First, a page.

The gold market got out of the gate with a nice head of steam to kick off 2018, and the market is showing some significant signs of strength. Gold may, however, be slightly overbought in the near-term, and a pullback is a possibility before the recent trend higher resumes.
Investors have been flocking to gold as the New Year gets under way, and that has been seen not only in the physical market but in other markets as well. The world’s largest gold-backed ETF, known as SPDR GLD, recently had quite the winning streak. In fact, GLD rose 11 consecutive days before the winning streak was finally snapped with declines last Wednesday. This represents the longest win streak for the ETF in its history, and more gains could potentially be on the horizon.
While we believe that the only real way to harness the power of gold is to buy and hold the physical metal, the strong start for GLD could point to more upside ahead for the yellow metal.
As 2018 gets under way, investors seem to be growing increasingly concerned with a number of potential issues that could warrant diversification with gold and a more cautious approach to investing. While this list is by no means complete, some of the major areas of concern for investors in the months ahead may include:
- The potential for rising inflation
- The North Korean conflict
- Domestic politics in the U.S.
- Exploding U.S. deficits
- The potential for the end of the bull market in stocks
- A weaker dollar
These and other issues have been largely shrugged off by investors for quite some time, but how much longer they can simply be “swept under the rug” is a significant question.
Market volatility has been essentially non-existent for a very long time now, and stocks have not seen a major pullback in years. Could 2018 be the year that volatility rears its ugly head once again? Quite possibly, and it seems that many forward-thinking investors are taking steps now to try to insulate their portfolios from a return to more historical levels of volatility.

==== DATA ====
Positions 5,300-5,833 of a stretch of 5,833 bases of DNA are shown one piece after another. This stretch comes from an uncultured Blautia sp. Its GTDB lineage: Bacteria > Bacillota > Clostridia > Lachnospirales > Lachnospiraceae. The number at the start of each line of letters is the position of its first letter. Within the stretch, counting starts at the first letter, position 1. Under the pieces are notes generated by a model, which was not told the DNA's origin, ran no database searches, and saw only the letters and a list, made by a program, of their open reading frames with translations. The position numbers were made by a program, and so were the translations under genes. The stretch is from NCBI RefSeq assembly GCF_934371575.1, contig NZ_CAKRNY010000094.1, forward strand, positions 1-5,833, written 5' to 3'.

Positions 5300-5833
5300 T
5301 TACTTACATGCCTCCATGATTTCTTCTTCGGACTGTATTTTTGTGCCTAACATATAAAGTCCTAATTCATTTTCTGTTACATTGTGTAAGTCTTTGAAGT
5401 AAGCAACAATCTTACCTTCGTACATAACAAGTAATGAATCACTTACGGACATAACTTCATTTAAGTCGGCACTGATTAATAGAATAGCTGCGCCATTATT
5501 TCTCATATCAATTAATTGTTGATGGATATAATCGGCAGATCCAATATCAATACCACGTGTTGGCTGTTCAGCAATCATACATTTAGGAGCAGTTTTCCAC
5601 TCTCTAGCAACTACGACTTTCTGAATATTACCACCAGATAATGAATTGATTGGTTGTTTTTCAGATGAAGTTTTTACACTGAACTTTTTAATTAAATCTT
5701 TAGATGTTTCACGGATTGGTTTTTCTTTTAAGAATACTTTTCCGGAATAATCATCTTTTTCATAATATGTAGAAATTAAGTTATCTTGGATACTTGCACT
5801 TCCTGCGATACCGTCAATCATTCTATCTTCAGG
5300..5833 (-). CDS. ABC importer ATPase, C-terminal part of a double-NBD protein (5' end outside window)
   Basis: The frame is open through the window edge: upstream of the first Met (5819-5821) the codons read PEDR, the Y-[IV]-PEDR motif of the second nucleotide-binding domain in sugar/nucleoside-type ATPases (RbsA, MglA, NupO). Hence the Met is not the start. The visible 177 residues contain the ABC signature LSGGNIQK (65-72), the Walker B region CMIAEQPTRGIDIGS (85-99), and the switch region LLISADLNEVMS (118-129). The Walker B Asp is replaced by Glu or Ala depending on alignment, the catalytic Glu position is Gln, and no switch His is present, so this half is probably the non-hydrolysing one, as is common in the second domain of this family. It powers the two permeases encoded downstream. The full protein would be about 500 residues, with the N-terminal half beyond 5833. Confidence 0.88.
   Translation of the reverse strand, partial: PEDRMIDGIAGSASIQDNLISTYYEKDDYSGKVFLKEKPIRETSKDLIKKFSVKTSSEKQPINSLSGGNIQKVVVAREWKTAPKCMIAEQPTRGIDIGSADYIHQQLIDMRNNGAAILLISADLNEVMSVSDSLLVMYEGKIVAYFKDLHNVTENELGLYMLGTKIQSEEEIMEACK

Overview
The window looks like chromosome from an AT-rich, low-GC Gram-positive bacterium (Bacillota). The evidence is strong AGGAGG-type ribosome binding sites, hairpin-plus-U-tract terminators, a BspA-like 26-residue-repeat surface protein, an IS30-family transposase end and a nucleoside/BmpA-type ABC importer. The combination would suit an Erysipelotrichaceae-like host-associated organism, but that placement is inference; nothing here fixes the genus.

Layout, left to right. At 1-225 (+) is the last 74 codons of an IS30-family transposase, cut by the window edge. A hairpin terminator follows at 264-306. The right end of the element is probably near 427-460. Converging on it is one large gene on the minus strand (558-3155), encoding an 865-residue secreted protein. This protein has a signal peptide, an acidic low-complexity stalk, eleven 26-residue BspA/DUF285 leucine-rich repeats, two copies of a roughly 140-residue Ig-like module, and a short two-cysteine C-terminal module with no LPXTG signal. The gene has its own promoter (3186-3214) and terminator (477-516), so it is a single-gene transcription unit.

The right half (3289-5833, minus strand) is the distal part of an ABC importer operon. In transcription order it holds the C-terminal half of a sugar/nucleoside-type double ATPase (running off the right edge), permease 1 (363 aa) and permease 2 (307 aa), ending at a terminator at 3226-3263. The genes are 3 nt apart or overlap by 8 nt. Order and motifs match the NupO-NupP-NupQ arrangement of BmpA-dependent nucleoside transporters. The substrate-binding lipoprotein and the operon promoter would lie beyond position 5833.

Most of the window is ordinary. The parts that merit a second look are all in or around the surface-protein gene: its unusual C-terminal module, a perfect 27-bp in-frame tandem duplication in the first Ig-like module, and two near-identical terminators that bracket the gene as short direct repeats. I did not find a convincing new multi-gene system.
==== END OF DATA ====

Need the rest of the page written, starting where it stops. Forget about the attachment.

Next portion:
A large spike in selling and volatility could arise from a variety of possible catalysts. Just look at how the markets behaved when Michael Flynn pled guilty in the Robert Mueller investigation or how they have reacted, at times, to further missile tests by North Korea.
Whatever the primary driver may be, a major sell-off could potentially have a domino effect, and investors could go running for the exit signs in droves. This could be accompanied by a substantial increase in the VIX or other measures of market volatility, and stocks could see a large portion of gains made in recent years wiped out in a hurry. As the old saying goes: “Markets like to take the stairs up and the elevator down.”
Equities seemingly become more and more vulnerable by the day, and it may not take much to set a significant sell-off or market reversal in motion. Given the rising geopolitical and stock market risks, the gold market, however, may simply be at the beginning stages of a multi-year protracted bull market that could see prices challenge or exceed previous all-time highs.